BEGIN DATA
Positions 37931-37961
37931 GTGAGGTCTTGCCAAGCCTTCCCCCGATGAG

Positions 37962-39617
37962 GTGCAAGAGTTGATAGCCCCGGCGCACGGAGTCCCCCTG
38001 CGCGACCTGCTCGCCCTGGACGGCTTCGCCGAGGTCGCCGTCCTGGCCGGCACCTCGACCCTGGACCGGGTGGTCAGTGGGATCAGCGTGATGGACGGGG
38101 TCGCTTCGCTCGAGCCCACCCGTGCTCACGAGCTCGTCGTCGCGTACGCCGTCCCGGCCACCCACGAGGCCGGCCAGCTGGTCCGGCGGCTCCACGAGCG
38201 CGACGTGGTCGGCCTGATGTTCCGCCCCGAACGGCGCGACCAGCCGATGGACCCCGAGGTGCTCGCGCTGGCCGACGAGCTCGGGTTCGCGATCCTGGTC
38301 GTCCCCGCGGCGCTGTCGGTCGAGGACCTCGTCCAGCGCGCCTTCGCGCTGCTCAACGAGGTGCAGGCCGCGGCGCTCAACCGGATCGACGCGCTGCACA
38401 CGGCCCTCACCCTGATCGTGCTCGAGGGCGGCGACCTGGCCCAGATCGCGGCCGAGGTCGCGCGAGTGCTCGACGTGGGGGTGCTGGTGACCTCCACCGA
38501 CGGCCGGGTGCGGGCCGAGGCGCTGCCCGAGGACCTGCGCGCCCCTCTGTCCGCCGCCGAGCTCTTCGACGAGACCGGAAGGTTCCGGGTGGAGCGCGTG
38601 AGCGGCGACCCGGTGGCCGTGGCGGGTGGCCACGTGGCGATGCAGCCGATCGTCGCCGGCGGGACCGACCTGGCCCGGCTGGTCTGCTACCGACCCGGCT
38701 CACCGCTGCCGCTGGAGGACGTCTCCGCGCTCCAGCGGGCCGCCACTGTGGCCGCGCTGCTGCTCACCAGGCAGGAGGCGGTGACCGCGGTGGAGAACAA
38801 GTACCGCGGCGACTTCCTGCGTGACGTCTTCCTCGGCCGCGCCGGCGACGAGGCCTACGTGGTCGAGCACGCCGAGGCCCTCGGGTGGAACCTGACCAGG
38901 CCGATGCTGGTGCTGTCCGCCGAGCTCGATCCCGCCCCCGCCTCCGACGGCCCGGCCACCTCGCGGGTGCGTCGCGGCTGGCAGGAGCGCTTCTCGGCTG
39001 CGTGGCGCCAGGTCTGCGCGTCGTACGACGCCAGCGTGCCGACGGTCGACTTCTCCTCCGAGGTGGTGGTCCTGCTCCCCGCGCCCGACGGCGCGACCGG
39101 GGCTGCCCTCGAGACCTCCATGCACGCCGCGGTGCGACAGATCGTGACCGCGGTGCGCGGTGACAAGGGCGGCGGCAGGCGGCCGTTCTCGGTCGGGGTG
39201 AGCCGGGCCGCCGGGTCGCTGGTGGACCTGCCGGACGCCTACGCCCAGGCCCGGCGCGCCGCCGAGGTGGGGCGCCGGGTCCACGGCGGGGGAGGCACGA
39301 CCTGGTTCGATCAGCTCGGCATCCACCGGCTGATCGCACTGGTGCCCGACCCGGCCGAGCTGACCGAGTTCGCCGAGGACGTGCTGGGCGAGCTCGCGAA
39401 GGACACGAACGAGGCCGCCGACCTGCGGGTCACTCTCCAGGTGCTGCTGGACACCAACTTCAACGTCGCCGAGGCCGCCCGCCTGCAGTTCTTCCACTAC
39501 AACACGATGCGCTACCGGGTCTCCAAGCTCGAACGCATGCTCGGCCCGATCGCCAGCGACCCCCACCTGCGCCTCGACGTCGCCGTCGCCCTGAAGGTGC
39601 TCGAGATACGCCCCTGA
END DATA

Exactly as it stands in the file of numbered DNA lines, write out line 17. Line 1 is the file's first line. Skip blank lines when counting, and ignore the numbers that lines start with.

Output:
39201 AGCCGGGCCGCCGGGTCGCTGGTGGACCTGCCGGACGCCTACGCCCAGGCCCGGCGCGCCGCCGAGGTGGGGCGCCGGGTCCACGGCGGGGGAGGCACGA